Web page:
The list has become part of Americana. First seen in post offices and banks, now the Ten Most Wanted photos are more likely to show up on TV shows, billboards and the Internet through Web sites and trendy social networks like Facebook and Twitter.
"We recognize the unique ability of the media to cast a wider net within communities here and abroad," FBI Director Robert Mueller said in a statement marking the 60th anniversary. "The FBI can send agents to visit a thousand homes to find a witness, but the media can visit a million homes in an instant."
Authorities say the list came about after a reporter for the International News in 1949 told the FBI he was interested in writing a story about the "toughest guys" the FBI was after. The FBI provided the names and descriptions of 10 fugitives - four escaped prisoners, three con men, two murder suspects and a bank robber - and the reporter wrote a story that captured national attention and triggered hundreds of tips.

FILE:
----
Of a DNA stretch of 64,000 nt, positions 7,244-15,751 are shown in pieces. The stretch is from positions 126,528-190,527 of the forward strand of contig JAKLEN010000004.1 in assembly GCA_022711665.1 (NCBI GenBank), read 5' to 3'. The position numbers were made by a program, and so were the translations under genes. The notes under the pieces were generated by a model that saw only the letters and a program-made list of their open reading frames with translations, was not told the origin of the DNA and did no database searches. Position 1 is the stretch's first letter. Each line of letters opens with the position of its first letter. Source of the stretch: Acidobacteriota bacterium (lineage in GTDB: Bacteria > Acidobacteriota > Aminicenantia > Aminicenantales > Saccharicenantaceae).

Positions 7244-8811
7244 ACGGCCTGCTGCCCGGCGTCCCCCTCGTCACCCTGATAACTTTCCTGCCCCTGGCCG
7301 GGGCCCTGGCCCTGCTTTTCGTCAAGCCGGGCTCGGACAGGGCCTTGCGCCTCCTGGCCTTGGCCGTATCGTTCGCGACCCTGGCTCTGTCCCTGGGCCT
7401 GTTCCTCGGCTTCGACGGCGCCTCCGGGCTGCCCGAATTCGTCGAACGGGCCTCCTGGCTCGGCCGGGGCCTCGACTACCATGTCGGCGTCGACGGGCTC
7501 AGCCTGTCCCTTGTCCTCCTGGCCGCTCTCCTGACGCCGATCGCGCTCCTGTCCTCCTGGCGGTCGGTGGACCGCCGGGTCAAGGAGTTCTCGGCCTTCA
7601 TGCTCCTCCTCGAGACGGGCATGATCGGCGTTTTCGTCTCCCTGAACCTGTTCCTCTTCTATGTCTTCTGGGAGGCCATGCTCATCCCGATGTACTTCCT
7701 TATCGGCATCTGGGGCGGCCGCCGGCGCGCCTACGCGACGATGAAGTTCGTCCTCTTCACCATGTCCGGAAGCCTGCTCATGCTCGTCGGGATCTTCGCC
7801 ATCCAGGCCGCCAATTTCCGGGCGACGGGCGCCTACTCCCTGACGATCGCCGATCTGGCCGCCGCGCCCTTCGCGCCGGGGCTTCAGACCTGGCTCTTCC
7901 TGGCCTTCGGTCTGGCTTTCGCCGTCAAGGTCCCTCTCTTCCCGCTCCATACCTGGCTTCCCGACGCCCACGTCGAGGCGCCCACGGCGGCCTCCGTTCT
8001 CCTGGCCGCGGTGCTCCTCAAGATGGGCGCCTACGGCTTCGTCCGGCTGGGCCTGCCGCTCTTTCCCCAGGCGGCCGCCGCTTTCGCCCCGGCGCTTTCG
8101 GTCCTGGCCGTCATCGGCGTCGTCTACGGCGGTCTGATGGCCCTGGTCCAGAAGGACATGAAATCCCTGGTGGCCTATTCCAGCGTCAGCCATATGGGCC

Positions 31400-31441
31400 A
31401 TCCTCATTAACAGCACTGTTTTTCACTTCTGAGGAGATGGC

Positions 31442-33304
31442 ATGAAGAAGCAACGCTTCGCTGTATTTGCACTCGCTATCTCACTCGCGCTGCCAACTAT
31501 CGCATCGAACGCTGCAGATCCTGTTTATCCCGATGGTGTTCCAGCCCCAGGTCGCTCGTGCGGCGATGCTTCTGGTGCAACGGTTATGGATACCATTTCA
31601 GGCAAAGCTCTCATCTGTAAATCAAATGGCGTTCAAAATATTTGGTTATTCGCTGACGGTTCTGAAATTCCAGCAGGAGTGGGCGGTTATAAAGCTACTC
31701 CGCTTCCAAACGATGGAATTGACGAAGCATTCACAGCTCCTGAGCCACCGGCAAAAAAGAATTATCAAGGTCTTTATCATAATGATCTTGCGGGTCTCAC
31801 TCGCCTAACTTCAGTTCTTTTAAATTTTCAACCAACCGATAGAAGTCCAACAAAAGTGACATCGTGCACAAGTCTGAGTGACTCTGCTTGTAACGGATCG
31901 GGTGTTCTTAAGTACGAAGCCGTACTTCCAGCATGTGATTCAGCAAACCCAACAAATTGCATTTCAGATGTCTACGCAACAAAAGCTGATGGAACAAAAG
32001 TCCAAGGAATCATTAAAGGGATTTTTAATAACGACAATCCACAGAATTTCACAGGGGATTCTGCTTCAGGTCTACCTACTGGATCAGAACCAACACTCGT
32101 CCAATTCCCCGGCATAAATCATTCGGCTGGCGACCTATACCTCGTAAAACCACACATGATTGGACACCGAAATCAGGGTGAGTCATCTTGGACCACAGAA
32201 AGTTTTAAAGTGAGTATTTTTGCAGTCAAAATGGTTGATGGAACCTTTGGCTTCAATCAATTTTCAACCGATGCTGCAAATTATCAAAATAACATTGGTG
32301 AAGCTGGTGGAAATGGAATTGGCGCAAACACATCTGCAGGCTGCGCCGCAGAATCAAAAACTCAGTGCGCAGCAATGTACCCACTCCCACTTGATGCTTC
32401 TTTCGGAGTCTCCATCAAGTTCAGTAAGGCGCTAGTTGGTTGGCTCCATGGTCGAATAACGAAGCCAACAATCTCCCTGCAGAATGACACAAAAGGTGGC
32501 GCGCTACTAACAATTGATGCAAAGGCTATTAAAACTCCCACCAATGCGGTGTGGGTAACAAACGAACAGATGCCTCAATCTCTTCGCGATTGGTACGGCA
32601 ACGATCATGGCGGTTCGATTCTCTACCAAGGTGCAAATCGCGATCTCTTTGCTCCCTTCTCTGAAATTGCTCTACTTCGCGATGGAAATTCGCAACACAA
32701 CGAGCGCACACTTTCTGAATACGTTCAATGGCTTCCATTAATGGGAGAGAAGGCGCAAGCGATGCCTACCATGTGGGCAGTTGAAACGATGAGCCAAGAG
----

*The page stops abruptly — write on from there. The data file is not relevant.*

The FBI figured it was on to something. On March 14, 1950, Director J. Edgar Hoover launched the FBI's Ten Most Wanted Fugitives program. The first fugitive was Thomas J. Holden, a bank robber who murdered his wife and her two brothers. A little over a year later, he was spotted in Beaverton, Ore., by someone who recognized his photo in the newspaper.
Holden was one of 494 fugitives who have made the list in the past six decades. Of those, the FBI says, 463 have been captured or located, and 152 of those were "the direct result of citizen cooperation." More specifically, two fugitives were captured as a result of the Internet, 27 from television broadcasts, two from radio coverage, three from newspapers, three from magazines and 49 from FBI posters.